Bev Priestman will coach Chilliwack’s Jordyn Huitema with the Canadian national women’s soccer squad. (Canada Soccer photo)

Bev Priestman will coach Chilliwack’s Jordyn Huitema with the Canadian national women’s soccer squad. (Canada Soccer photo)

Bev Priestman named head coach of Canada’s national women’s soccer squad

Priestman returns to Canada after a stint in England, and she'll coach Chilliwack's Jordyn Huitema

Chilliwack’s Jordyn Huitema will have a new coach with Canada’s national womens’ soccer team, but it’s a familiar face.

Canada Soccer announced the hiring of Bev Priestman Wednesday morning.

Priestman spent 2013-18 as an assistant coach under former national team coach John Herdman, and would have been on the scene for Huitema’s earliest appearances with the national squad.

She takes over now for Herdman’s successor, Kenneth Heimer-Moller. He resigned at the end of the summer, taking a job as Head of Coach Education in the Danish Football Association.

Priestman currently resides in England where she was an assistant coach with that country’s national womens’ team. Along with head coach Phil Neville, she helped guide England to a fourth place finish at least year’s FIFA Womens’ World Cup in Tokyo.

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She also served as coach of England’s women’s U18 team that was supposed to compete in the FIFA U17 Women’s World Cup in India.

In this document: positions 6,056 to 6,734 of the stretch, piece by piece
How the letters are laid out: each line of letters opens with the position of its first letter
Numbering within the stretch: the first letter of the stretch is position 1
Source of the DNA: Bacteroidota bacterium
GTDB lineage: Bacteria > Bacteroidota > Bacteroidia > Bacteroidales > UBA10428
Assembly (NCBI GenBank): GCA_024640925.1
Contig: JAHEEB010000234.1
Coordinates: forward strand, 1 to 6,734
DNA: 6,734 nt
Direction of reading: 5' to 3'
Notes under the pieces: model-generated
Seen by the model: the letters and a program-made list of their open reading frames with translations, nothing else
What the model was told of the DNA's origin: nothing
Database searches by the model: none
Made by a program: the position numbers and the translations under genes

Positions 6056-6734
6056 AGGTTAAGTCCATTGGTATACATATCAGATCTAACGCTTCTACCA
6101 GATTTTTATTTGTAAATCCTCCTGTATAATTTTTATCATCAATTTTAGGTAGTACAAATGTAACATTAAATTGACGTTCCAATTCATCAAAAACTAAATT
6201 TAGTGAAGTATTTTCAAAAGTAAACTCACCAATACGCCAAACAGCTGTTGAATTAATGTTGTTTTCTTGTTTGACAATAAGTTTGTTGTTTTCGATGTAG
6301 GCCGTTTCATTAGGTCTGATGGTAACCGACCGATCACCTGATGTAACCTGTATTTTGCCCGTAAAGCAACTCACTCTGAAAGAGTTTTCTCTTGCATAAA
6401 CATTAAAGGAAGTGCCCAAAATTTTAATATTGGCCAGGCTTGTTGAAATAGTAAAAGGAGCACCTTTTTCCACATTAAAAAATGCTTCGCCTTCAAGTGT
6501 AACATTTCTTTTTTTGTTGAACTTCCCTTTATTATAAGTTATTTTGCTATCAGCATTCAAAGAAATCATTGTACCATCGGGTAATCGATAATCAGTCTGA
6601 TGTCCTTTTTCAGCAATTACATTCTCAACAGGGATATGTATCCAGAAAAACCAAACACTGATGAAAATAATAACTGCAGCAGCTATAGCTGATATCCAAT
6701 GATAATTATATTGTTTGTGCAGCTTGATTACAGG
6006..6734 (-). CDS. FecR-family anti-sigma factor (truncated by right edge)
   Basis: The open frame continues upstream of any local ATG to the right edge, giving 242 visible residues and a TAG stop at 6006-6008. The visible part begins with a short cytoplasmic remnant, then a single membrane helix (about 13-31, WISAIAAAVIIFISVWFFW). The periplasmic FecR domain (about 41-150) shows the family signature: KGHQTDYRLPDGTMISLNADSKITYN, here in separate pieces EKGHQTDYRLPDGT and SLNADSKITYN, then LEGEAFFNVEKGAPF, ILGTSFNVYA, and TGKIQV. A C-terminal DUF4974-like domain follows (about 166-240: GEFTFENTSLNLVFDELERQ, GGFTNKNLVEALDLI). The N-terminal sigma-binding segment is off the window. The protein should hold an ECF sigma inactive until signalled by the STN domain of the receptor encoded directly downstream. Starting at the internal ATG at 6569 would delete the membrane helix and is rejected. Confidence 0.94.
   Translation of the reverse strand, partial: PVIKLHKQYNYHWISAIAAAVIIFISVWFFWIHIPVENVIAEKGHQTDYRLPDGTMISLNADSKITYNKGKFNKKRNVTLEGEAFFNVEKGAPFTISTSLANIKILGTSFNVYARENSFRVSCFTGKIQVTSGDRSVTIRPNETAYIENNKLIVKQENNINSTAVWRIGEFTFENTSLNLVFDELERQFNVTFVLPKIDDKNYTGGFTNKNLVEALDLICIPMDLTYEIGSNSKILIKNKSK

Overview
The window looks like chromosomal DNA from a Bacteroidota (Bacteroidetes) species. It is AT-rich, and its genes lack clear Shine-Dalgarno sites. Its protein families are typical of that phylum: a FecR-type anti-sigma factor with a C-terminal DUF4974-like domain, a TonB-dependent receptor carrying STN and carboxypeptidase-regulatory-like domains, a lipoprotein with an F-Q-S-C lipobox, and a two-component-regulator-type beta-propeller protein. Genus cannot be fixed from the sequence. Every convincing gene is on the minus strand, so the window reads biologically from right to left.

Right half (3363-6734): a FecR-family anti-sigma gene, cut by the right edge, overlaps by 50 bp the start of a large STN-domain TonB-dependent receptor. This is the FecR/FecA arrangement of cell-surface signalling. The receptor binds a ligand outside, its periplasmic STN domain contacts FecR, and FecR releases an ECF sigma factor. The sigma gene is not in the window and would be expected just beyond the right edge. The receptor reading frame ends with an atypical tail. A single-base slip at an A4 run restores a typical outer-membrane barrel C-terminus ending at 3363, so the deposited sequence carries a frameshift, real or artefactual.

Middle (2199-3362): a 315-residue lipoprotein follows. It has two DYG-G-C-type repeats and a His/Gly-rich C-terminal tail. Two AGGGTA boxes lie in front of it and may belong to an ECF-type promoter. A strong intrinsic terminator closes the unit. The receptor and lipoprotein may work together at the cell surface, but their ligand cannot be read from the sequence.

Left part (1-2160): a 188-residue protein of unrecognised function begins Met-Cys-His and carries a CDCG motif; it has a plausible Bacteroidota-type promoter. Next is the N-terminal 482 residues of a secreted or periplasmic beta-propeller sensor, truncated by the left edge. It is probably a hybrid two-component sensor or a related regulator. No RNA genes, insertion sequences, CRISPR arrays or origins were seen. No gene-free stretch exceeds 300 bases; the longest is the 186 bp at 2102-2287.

That tournament was pushed back to 2021 due to COVID-19.

Priestman has long been laser-focused on taking a head-coaching role, and now she’s got it.

“When I went to England, I always said from Day 1 that I wanted to be a No. 1,” she told The Canadian Press. “And so this is part of that jigsaw piece.

“For me, it (Canada) is a top-10 nation, two (Olympic) bronze medals, the scrutiny and expectations you get with that. What I’ve learned about myself is probably you get the best out of me in those moments.”

The 34 year old doesn’t have much time to settle in.

Her team is due to participate in the rescheduled Summer Olympics, next July in Tokyo and the Canadians haven’t played a game since March.

Looking at the current Canadian roster, Priestman sees a “brilliant blend of experience and youth.” She knows there is little room to manoeuvre short-term with COVID-19 restrictions, not to mention the limitations of an 18-woman Olympic roster.

“You have a short-term focus due to COVID and the Olympics and hopefully change the colour of the medal. And then you have a longer-term focus.”

That includes a changing of the guard.

“My job is to make that transition really easy with the young players and get that blend right at the right time.”

– With files from the Canadian press


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